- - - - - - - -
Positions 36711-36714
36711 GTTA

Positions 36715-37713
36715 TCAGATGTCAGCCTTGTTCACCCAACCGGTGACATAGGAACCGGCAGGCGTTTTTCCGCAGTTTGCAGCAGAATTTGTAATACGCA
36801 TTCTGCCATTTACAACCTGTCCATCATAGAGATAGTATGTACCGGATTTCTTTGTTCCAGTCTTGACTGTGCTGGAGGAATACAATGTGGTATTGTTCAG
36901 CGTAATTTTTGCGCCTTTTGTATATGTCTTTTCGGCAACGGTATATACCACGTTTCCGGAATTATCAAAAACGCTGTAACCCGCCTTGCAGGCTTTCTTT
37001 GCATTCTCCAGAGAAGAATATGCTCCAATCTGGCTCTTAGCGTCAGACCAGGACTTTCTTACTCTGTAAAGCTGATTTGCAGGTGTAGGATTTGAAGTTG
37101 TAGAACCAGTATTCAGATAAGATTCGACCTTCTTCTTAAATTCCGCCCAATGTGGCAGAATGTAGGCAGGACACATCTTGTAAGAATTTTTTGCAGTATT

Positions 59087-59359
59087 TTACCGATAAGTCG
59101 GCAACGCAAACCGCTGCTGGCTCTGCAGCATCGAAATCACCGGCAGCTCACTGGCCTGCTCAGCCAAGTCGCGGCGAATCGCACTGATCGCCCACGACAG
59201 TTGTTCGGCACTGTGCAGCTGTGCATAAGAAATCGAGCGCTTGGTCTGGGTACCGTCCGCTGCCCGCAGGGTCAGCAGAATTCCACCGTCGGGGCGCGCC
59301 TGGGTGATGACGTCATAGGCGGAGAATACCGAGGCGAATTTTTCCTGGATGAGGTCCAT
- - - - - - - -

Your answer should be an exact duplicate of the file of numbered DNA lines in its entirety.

Positions 36711-36714
36711 GTTA

Positions 36715-37713
36715 TCAGATGTCAGCCTTGTTCACCCAACCGGTGACATAGGAACCGGCAGGCGTTTTTCCGCAGTTTGCAGCAGAATTTGTAATACGCA
36801 TTCTGCCATTTACAACCTGTCCATCATAGAGATAGTATGTACCGGATTTCTTTGTTCCAGTCTTGACTGTGCTGGAGGAATACAATGTGGTATTGTTCAG
36901 CGTAATTTTTGCGCCTTTTGTATATGTCTTTTCGGCAACGGTATATACCACGTTTCCGGAATTATCAAAAACGCTGTAACCCGCCTTGCAGGCTTTCTTT
37001 GCATTCTCCAGAGAAGAATATGCTCCAATCTGGCTCTTAGCGTCAGACCAGGACTTTCTTACTCTGTAAAGCTGATTTGCAGGTGTAGGATTTGAAGTTG
37101 TAGAACCAGTATTCAGATAAGATTCGACCTTCTTCTTAAATTCCGCCCAATGTGGCAGAATGTAGGCAGGACACATCTTGTAAGAATTTTTTGCAGTATT

Positions 59087-59359
59087 TTACCGATAAGTCG
59101 GCAACGCAAACCGCTGCTGGCTCTGCAGCATCGAAATCACCGGCAGCTCACTGGCCTGCTCAGCCAAGTCGCGGCGAATCGCACTGATCGCCCACGACAG
59201 TTGTTCGGCACTGTGCAGCTGTGCATAAGAAATCGAGCGCTTGGTCTGGGTACCGTCCGCTGCCCGCAGGGTCAGCAGAATTCCACCGTCGGGGCGCGCC
59301 TGGGTGATGACGTCATAGGCGGAGAATACCGAGGCGAATTTTTCCTGGATGAGGTCCAT